Fox Chase Cancer Center (FCCC) participated in the NCCN Opportunities for Improvement (OFI) project with the purpose of optimizing the quality of care delivered at FCCC to patients with breast cancer based on ASCO and NCCN Guidelines. Historically, FCCC’s performance has demonstrated a high level of concordance, based on findings from the NCCN Oncology Outcomes Database project benchmarking data in breast cancer. Access to the NCCN Breast Cancer Timing in Continuation and Transition of Care (TiCToC) Measures data analysis (performed by NCCN) provided an opportunity to further identify specific opportunities related to care along the continuum. The initial goal of the project was to continue participation in the NCCN Oncology Outcomes Database for Breast Cancer, with the overall objective of sustaining high concordance. FCCC’s recent data were compared with historical data and benchmarked against those from other participating NCCN Member Institutions.
Annual NCCN outcomes data for breast cancer that included patients with newly diagnosed breast cancer presenting at FCCC were adjudicated by the FCCC staff who completed a detailed chart review. These findings were reviewed by members of the multidisciplinary Breast Service Line Team. Reasons for nonconcordance were determined and strategies for improvement were identified and implemented. FCCC’s concordance was measured against the 9 ASCO and NCCN quality measures, and ranged from 70% to 94% (Table 1). Initially, 16 cases were identified as nonconcordant for the ASCO3 measure, yielding a 70% rate. After closer analysis, the team discovered that 4 of these cases did not meet the criteria for inclusion. Medical staff stakeholders participated in a critical analysis of the 12 remaining cases. Of these, 25% (3 of 12) did not meet criteria because of patient choice, and in another 25% (3 of 12) nonconcordance occurred because of delay in patient arrival at FCCC or because the procedure was performed at an outside facility. In 6 of the 12 cases (50%), additional workup or consultation for reconstruction was needed before the patient could undergo definitive surgery.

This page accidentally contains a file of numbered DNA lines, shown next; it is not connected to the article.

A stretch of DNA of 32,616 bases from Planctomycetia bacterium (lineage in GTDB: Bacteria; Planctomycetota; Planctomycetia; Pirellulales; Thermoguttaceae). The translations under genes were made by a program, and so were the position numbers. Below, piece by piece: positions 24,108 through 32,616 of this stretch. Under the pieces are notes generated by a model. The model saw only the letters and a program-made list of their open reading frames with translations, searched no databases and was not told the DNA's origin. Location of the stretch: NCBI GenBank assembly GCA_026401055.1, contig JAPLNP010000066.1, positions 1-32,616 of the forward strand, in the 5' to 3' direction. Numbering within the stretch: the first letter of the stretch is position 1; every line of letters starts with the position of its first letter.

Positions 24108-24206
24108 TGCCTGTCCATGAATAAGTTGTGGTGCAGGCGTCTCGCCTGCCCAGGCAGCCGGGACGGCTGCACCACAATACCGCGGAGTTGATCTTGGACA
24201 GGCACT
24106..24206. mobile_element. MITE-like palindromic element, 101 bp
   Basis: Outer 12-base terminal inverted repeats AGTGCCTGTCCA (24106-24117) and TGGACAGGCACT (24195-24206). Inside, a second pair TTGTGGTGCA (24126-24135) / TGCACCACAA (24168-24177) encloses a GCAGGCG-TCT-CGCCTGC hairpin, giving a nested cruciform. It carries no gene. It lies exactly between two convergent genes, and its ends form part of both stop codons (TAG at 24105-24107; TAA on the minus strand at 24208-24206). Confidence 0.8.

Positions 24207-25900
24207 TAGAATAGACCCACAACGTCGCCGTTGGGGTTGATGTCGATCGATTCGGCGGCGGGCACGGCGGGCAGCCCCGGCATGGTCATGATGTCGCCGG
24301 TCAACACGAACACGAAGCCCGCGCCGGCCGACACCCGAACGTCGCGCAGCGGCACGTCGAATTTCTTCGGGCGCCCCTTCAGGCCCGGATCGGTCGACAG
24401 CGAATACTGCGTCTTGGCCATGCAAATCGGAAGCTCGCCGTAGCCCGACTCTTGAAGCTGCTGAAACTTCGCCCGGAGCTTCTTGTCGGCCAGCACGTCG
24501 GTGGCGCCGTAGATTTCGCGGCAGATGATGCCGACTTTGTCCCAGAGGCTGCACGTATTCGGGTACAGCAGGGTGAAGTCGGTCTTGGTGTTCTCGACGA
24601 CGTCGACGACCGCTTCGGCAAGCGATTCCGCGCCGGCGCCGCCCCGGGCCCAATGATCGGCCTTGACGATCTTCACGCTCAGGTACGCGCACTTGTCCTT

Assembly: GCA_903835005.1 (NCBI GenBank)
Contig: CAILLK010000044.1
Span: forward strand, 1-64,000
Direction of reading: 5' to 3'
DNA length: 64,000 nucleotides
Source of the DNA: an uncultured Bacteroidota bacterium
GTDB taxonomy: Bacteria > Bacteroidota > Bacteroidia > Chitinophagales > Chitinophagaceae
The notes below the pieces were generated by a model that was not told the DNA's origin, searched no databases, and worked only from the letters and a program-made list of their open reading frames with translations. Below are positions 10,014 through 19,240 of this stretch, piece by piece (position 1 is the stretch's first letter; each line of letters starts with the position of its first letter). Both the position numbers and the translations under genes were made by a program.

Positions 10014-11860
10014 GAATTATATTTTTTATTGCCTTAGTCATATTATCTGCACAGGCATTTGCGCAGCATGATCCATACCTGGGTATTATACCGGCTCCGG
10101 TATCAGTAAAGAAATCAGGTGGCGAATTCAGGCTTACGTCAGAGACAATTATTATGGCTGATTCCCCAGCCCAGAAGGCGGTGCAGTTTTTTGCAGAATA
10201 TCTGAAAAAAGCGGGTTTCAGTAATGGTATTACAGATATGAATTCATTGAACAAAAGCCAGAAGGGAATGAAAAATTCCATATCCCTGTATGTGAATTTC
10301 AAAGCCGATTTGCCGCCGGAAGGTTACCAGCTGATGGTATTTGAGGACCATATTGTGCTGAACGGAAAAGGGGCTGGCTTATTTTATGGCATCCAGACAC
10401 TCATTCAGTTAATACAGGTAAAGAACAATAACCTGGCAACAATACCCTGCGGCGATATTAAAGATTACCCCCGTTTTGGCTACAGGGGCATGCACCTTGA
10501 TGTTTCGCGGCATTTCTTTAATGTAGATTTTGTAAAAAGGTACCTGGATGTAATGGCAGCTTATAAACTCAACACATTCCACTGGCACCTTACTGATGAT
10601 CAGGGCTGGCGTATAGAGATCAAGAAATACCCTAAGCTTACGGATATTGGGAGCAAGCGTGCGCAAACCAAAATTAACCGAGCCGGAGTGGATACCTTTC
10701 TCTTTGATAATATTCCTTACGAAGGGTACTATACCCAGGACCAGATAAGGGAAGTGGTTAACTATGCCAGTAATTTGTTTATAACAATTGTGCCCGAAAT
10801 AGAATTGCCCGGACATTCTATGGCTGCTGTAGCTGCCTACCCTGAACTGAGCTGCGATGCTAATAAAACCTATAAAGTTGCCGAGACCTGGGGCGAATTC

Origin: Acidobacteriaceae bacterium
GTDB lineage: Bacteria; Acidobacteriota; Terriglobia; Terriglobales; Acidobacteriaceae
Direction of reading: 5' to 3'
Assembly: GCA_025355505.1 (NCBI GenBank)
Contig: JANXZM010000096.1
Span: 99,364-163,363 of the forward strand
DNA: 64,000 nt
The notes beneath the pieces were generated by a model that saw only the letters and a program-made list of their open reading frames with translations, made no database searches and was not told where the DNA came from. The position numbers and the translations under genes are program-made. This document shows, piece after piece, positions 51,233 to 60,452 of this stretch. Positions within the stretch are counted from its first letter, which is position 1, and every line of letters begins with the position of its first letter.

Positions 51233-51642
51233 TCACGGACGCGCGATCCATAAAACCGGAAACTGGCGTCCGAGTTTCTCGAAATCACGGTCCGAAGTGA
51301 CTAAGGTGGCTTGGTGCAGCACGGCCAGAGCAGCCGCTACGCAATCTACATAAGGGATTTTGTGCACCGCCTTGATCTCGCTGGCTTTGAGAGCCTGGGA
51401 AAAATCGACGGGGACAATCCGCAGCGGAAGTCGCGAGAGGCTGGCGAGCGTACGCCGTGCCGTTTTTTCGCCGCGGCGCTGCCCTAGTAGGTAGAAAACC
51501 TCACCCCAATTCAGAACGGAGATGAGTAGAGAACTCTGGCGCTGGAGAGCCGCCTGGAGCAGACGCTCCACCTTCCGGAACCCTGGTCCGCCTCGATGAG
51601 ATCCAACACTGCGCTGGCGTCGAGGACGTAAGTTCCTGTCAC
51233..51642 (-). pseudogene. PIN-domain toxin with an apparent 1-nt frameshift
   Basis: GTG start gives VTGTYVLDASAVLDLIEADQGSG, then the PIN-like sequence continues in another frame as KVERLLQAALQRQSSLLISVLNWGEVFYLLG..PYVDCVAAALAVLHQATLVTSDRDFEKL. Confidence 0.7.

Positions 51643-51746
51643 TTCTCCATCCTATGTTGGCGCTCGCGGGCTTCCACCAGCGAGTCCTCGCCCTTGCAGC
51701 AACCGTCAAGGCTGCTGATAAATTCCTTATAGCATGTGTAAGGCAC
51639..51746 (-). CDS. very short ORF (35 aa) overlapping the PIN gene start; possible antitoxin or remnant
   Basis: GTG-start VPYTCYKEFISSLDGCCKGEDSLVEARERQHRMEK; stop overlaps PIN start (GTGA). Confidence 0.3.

ASCO/NCCN Quality Measuresa
Results were presented to the Breast Service Line Team. Opportunities for improvement were identified to reduce the median time from diagnosis to first definitive treatment at various treatment points along the continuum (ie, first and last definitive surgery, adjuvant chemotherapy, and neoadjuvant therapy).
Process Improvement Initiatives
In the spring of 2012, as part of a major institutional initiative to address patient access, process improvement cross-functional working groups (including patient and family advisors) were established to redesign several processes and roles involved in providing clinical services to patients with breast cancer. The goals of this redesign were to 1) improve the experience for new and returning patients in front-end access and scheduling; 2) enhance the revenue cycle to better support preregistration and insurance precertification; 3) improve patients first call experience by moving the role of the nurse navigator to the first-connection-to FCCC position; and 4) move follow-up scheduling to the service line level.
The Breast Service Line Redesign Team and the Infusion Room Task Force used process mapping, SIPOC (suppliers, inputs, process, outputs, customers) analysis, Kaizen performance improvement techniques, and other improvement tools that addressed the opportunity to reduce “next available” physician appointment time and other operational and patient experience-specific measures. Areas that were addressed included the nurse navigator program as it relates to scheduling and care coordination; assessment of the multiple hand-offs that occur during the intake and registration processes; obtaining patient materials (pathology tissue, radiology films) with complete interpretation in advance of the patient’s first visit; and wherever possible, performance of studies in-house. In addition, efforts were made to reduce the “next available” physician appointment time and other operational and patient experience-specific measures.
Patient Access Redesign